Vic, I used the building's own lights plus a small table light at a distance for the moonlight. I had the camera on a sturdy tripod, and used manual focus and exposure settings. Since my camera has a larger sensor than most pocket digitals, it has a longer focal length lens, with the corresponding narrower depth of focus. I compensate for that by taking a series of shots with the focus at the different parts of the structure. Then the shots are combined in the computer with a software called Helicon Focus. But with a camera like the one you own, the depth of field is most often sufficient, and you just have to experiment with different settings. But don't set the ISO too high, as this often gives big noise grain problems.
mwbpequod, I cheated and didn't hinge them. Just tacked them on lightly with ACC, so for later "action" shots, I can easily break them loose and reposition... In the vintage photos I have, there's no real evidence of hinges, other than a bolt head or two, so I didn't bother.


Troels Kirk
Näsum, Sweden

Country: Sweden | Posts: 4927 Go to Top of Page

Frederic Testard
Engineer

Premium Member


Posted - 09/18/2008 :  1:28:41 PM  Show Profile  Reply with Quote
Another wonderful scratchbuilt structure, Troels. Very nice.


Country: France | Posts: 17652 Go to Top of Page

joakleaf
Engine Wiper

Supporting Member

Posted - 09/18/2008 :  1:31:25 PM  Show Profile  Reply with Quote
Great Job! It's a "cool" structure, especially, like your green rolled roof.

Jim



Country: USA | Posts: 278 Go to Top of Page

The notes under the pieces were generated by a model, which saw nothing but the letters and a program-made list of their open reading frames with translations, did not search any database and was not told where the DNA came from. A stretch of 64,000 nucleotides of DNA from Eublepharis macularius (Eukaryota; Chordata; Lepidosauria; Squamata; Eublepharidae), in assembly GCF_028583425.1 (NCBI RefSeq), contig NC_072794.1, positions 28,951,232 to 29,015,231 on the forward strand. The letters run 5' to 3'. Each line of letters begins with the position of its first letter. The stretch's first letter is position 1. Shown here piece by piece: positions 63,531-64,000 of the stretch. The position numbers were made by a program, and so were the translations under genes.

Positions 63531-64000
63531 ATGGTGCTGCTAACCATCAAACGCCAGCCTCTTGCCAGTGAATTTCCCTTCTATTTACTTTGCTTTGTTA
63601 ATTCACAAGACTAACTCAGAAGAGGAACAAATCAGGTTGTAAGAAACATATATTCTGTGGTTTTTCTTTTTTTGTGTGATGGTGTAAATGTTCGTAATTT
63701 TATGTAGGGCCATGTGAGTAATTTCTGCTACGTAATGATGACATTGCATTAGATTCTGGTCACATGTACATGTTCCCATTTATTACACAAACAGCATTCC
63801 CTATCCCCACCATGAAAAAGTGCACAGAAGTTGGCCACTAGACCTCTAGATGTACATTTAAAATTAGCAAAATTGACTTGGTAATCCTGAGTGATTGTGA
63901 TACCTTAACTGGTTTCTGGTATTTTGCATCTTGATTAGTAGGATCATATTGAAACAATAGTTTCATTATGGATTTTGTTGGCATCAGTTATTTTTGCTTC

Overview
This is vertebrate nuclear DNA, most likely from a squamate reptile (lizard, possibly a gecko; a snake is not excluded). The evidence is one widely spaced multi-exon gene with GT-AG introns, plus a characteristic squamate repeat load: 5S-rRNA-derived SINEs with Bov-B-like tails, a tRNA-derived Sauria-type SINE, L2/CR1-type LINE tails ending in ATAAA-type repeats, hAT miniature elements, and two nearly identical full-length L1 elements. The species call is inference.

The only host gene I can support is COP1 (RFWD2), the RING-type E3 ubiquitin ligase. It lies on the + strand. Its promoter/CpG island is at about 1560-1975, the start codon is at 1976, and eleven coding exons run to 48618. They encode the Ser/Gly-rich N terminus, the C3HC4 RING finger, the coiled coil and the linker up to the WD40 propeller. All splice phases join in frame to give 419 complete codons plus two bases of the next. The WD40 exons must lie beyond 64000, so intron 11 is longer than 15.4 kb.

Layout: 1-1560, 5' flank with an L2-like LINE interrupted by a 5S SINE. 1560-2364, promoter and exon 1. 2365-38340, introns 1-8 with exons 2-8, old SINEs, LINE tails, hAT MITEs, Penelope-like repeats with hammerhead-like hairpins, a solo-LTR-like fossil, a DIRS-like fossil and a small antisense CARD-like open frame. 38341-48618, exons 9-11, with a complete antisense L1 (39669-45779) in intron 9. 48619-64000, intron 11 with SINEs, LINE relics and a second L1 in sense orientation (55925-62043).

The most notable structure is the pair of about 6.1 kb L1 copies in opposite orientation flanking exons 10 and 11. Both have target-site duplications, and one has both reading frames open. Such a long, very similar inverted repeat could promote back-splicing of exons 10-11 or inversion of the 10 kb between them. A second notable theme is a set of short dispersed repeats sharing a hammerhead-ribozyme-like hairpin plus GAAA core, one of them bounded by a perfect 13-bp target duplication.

Tyson Rayles
Moderator

Premium Member


Posted - 09/18/2008 :  8:58:11 PM  Show Profile  Reply with Quote
Excellent build!


Country: USA | Posts: 13171 Go to Top of Page

BigLars
Engineer

Premium Member


Posted - 09/18/2008 :  9:30:07 PM  Show Profile  Reply with Quote
Troels,
Wow, anouther excellent scratch build. You are going to to have one fine looking town in no time.
Lars



Country: USA | Posts: 11604 Go to Top of Page

UKGuy
Fireman



Posted - 09/18/2008 :  10:15:04 PM  Show Profile  Visit UKGuy's Homepage  Send UKGuy a Yahoo! Message  Reply with Quote
Another beautiful structure Troels, I have to ask, are you building these in the short time between posts or do you have a stash that you have been working on and just bring a new one out every week or so???

Great weathering throughout and on the 'hinged' loaders also very nice signage. It looks to be a very nicely proportioned structure, is this your own design or based on a prototype?

Great work again.

Karl.A



Country: USA | Posts: 6277 Go to Top of Page

kirk
Fireman



Posted - 09/19/2008 :  01:02:38 AM  Show Profile  Reply with Quote
Karl, no I can't do magic! But I don't have a stash either! I re-entered the hobby about mid june this summer, and had almost no tools, no supplies, no nothing aboard my boat home. Since scratchbuilding is rare in Denmark, and 0n30 even rarer, much of the time has been spent waiting for parcels from the UK and USA. I did a lot of reading, going through the many exiting historic photo archives online, to get to know the east coast building style and narrow gauge lines, and reread the old Dave Frary stuff, that many years ago turned my interest towards the east coast scene. Then I began sketching fictional structures I'd like to make, trying to get the feel of the Maine/Bay of Fundy area architecture. Only my Ericssons wharf will be identifiable as a real place in Nova Scotia, although modified quite a bit. So I've worked on several projects at a time in the manic rush of enjoyment of getting back in the hobby... and present them to forum as they are finished and photoed....
Since I'm now entering a season of teaching and exhibitions in my professional work, there sadly will be much less time to model, and there's only one more structure nearing completion so far...


Troels Kirk
Näsum, Sweden

Country: Sweden | Posts: 4927 Go to Top of Page

Philip
Fireman



Posted - 09/21/2008 :  09:39:31 AM  Show Profile  Visit Philip's Homepage  Reply with Quote
Wowsa! That is an amazing structure!

Philip



Country: USA | Posts: 3110 Go to Top of Page